7:15 pm on Feb 25, 2016 (gmt 0)

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I was passing through the Apple site today to check post-holiday refurbs and noticed a link down in the corner [apple.com...] The article/letter covers Apple's POV and it paints quite a different picture. They have complied with all subpoenas and even offered their engineers to help in this specific case. It also explains the difference in this case:
A Dangerous Precedent

Rather than asking for legislative action through Congress, the FBI is proposing an unprecedented use of the All Writs Act of 1789 to justify an expansion of its authority.

The government would have us remove security features and add new capabilities to the operating system, allowing a passcode to be input electronically. This would make it easier to unlock an iPhone by “brute force,” trying thousands or millions of combinations with the speed of a modern computer.
It explains their refusal pretty clearly.
8:10 pm on Feb 25, 2016 (gmt 0)

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You and I need to enter a password to use it and if a person gets the password wrong things might get wiped but that has never stopped an update from installing itself which TELLS you that the phone is NOT secure. Again, why are we even discussing as if the FBI doesn't already know what's in the phone? They want to officially have it unlocked so they can actually use what they know is in there. If it's not "officially" unlocked then the illusion of privacy would be shattered when they bring up some of the things that are supposed to be private.

Like a good lawyer the FBI only asks for things when they already know what they will get.
3:31 am on Feb 28, 2016 (gmt 0)

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This specific case of the FBI vs. Apple is simply the battle the federal government has picked to finally launch their war against all digital privacy in the USA.

For the last few years, both the Directors of the FBI and National Intelligence have been barnstorming the country, both in public and in private with the tech companies, insisting that law enforcement in this nation MUST have backdoor access to encryption as a matter of national, state, and local security and law enforcement. But instead of seeing both the public and the tech companies meekly or pseudo-patriotically comply with its demands, more of the public and virtually all the tech companies are separating themselves from the government on the issue and, indeed, going in the opposite, American constitutional direction to even more private (read stronger) encryption technology.

So, the law finally decided to force the issue legally, and what better case to do it with than an open and shut terrorism case?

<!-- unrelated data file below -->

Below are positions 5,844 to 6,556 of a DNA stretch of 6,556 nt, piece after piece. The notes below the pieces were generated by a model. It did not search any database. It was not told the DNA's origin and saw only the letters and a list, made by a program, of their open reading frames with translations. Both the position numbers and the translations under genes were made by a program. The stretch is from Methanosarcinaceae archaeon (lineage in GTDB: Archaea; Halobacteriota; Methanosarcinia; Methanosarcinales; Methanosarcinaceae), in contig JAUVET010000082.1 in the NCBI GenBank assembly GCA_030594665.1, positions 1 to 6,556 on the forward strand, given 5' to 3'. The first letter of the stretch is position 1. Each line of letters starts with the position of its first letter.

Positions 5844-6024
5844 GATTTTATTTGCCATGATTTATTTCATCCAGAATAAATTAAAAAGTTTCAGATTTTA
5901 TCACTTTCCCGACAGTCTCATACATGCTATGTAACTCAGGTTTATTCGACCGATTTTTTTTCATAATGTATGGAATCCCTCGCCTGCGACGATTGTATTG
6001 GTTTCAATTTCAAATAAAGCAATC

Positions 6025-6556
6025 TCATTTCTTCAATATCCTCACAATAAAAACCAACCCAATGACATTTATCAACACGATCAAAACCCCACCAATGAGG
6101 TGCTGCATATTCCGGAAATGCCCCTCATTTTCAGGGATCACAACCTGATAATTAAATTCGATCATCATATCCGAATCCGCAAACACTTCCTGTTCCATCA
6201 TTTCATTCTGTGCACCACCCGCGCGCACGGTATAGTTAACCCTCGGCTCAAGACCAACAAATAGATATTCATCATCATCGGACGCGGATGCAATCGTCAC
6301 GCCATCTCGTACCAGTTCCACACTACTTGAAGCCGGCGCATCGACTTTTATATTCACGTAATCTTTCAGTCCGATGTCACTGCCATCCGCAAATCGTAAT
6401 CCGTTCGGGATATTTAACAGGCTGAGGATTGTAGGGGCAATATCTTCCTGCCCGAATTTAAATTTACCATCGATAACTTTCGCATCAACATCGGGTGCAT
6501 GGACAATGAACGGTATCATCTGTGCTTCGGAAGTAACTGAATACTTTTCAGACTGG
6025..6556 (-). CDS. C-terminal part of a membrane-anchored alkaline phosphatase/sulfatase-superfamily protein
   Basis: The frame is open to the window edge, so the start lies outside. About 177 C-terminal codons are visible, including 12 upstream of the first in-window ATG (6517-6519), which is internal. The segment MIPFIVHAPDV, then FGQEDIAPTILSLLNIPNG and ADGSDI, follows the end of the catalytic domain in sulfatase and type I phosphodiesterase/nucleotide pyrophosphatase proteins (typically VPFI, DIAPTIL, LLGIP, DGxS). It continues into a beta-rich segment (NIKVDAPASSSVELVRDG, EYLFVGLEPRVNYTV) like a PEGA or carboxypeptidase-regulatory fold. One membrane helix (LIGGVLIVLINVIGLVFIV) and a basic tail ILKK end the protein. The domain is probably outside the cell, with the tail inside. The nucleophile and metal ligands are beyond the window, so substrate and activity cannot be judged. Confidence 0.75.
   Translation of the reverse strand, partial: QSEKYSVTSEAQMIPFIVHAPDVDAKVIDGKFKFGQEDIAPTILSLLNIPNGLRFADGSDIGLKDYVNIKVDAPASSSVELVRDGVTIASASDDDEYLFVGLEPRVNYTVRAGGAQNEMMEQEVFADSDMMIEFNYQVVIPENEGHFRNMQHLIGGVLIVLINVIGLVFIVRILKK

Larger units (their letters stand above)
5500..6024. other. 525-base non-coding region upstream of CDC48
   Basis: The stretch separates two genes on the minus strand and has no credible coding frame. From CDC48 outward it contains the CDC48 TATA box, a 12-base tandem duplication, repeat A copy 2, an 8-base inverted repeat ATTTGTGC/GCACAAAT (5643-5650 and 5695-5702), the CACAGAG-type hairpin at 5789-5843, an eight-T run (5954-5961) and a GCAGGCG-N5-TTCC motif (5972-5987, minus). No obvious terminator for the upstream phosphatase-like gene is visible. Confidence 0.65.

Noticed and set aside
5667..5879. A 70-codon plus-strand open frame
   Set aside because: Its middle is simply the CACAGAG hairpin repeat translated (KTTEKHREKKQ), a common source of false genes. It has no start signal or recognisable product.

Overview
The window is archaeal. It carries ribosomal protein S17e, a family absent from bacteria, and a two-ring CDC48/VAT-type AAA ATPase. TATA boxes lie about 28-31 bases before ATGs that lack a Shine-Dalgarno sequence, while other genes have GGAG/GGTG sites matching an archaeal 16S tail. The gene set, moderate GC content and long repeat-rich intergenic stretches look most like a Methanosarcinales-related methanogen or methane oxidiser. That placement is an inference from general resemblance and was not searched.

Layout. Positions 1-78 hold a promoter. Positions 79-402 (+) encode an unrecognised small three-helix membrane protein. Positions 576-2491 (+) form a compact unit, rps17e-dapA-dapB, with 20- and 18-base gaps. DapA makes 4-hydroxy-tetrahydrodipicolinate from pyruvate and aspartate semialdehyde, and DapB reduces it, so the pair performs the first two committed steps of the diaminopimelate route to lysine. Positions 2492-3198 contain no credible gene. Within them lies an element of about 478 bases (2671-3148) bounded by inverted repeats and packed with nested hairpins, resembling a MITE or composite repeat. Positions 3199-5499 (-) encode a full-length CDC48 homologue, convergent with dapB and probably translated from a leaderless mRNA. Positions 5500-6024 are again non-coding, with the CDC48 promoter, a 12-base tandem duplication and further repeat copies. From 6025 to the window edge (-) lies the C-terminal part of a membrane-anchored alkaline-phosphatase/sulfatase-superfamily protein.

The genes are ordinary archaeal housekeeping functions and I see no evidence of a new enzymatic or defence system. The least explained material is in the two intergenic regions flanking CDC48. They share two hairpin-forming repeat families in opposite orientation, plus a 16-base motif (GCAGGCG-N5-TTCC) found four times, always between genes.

If the feds can win this battle by having the Court force Apple to even attempt to backdoor both the 10 password attempts and pause between password entry (thereby allowing the FBI to then try all the brute force they want, no matter how long it takes them), then they will have succeeded in setting a legal digital precedent for the government to really start exercising its anti-encryption will over every private corporation and company in America.

Others have already mentioned what many already believe: the federal government almost certainly already has all the meta from that phone, which - if, in fact, true - simply proves that this particular battle with Apple serves as the first significant shot of the digital privacy war against private corporations and companies the feds have now decided to wage.

Legislation in both the Senate and the House, both pro- and anti-encryption, is currently circulating; the Executive has simply decided it wants a a very, very public ruling from the Judiciary most favorable to its draconian intent first.

Think about the now-here future of the Internet of Things and how all the info it utilizes must be encrypted to maintain any semblance of privacy for users - and then think about backdoor access to it all, allowing not only the federal government entry, but any other entity that has the talent to work its way in, too.

Surely we've traded-off enough of our constitutionally protected privacy by now in exchange for all the "security" they've been selling us, right? Or, are we really going to surrender it all to the police state which is already enveloping us?
5:25 am on Feb 28, 2016 (gmt 0)

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Aherman, the privacy is already gone! They now want to be able to openly use info they collect without someone saying "how did you know that?" in court. If they receive the right to unlock at will they no longer need to reveal how they gather data. We're talking about the same FBI that openly taught police how to lie to judges about their use of "stingers" to trick cell phones, google it.
11:07 am on Feb 28, 2016 (gmt 0)

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A local police chief got fired for using a stinger to listen in on teenage girls phone conversations, and this is a tiny little town.